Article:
Why Is It Difficult to Finance Now?
Yang Kaisheng, Industrial and Commercial Bank of China (ICBC) former president gave a speech at the China Reform Forum -China’s financial development strategy held jointly by Shenzhen Innovation and Development Institute and China Society of Economic Reform in Beijing. He highlighted the root of the ongoing challenges of corporate financing. Yang argues that a well-functioning mechanism to replenish capital is essential for both SOEs and private firms.
Banks are inclined to lend money to other banks or financial institutions in recent years. But why is that? In order to answer the question, Yang first explains the role of commercial banks. The primary job of banks is to bring in funds from clients and lend the money to others. They make a living on the interest spreads of deposit and loans. With the profit-seeking nature, banks are more willing to lend money to other financial institutions rather than non-financial corporates. Even if some of the financial institutions would lend the money they borrowed from banks to non-financial corporates, the accessibility of capital for the real economy decreases substantially. This is the critical issue that the financial industry has been tackling with in the past two years, says Yang.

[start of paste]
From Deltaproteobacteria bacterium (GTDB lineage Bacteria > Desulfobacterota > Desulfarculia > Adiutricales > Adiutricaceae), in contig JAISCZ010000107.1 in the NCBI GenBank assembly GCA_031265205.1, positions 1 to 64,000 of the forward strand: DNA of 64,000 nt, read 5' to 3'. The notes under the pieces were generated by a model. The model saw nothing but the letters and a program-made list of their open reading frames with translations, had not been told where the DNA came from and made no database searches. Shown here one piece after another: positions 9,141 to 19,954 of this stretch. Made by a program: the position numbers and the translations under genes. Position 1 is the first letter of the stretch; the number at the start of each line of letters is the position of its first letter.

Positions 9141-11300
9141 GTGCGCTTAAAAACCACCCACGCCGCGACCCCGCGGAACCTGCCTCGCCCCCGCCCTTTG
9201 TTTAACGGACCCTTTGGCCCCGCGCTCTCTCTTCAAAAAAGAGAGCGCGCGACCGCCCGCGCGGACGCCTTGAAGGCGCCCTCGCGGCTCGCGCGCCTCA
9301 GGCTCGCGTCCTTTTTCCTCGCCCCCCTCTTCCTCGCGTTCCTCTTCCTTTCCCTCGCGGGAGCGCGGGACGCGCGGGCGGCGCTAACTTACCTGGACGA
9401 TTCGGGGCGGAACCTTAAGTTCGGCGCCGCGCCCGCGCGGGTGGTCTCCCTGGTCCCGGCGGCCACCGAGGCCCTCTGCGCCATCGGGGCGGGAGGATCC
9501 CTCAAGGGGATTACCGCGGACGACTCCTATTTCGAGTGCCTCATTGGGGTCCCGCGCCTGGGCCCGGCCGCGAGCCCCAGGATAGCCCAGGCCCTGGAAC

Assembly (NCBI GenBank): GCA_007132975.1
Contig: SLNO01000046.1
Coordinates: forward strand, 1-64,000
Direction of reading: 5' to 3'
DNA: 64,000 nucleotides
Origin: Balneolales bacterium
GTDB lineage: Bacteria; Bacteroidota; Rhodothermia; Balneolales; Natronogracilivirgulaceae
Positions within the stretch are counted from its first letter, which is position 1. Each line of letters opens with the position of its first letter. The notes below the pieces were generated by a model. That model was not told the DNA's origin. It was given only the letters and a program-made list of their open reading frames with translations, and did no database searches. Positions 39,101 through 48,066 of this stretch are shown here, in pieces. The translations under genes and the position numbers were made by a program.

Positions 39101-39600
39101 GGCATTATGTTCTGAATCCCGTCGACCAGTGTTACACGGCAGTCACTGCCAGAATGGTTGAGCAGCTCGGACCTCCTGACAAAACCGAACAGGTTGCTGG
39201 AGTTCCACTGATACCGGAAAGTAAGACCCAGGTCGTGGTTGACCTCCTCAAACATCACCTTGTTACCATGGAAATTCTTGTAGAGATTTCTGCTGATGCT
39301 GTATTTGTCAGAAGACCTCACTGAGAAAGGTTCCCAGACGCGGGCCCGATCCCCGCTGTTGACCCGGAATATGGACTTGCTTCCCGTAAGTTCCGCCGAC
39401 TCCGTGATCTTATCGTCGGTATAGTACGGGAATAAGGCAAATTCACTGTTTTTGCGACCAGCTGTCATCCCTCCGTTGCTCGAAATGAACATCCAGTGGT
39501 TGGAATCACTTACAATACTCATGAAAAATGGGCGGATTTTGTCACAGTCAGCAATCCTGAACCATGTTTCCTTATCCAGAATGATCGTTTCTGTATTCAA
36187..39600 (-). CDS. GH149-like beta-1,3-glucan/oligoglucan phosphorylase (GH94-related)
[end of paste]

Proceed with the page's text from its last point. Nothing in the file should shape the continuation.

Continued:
Nevertheless, banks take into consideration a firm’s liabilities, including net assets and debts. A high leverage ratio affects a firm’s solvency. A low solvency restricts a firm’s ability to continue financing. Many firms in China lack in capital because investors of both SOEs and private firms more or less are not quite aware of the fact that capital is a must to start businesses. When a firm starts to grow, it will need capital injection. If the firm does not have sufficient capital or it fails to inject capital in time, it will have to live on debts. As the debt builds up, leverage ratio mounts, resulting in a decrease in the firm’s ability to pay back, and thus making it more difficult to finance later.
According to Yang, firms should not rely on increasing loans to supplement its capital. The key to financing is to develop a mechanism to replenish capital. In the process of deepening SOE reform, it is important to set up the ceiling of leverage ratio for each specific department. As the new round of SOE reform emphasizes the control over asset, Yang suggests that the government should focus not only on the returns and the prevention of losses of state-owned assets but also on responsibility of SOEs’ managers and regulators to replenish capital and keep the debt ratio of SOEs at a stable level. If an SOE’s debt ratio is reaching to the limit, its manger and regulator should
find new ways to inject capital
launch mixed ownership reform
opt out of the market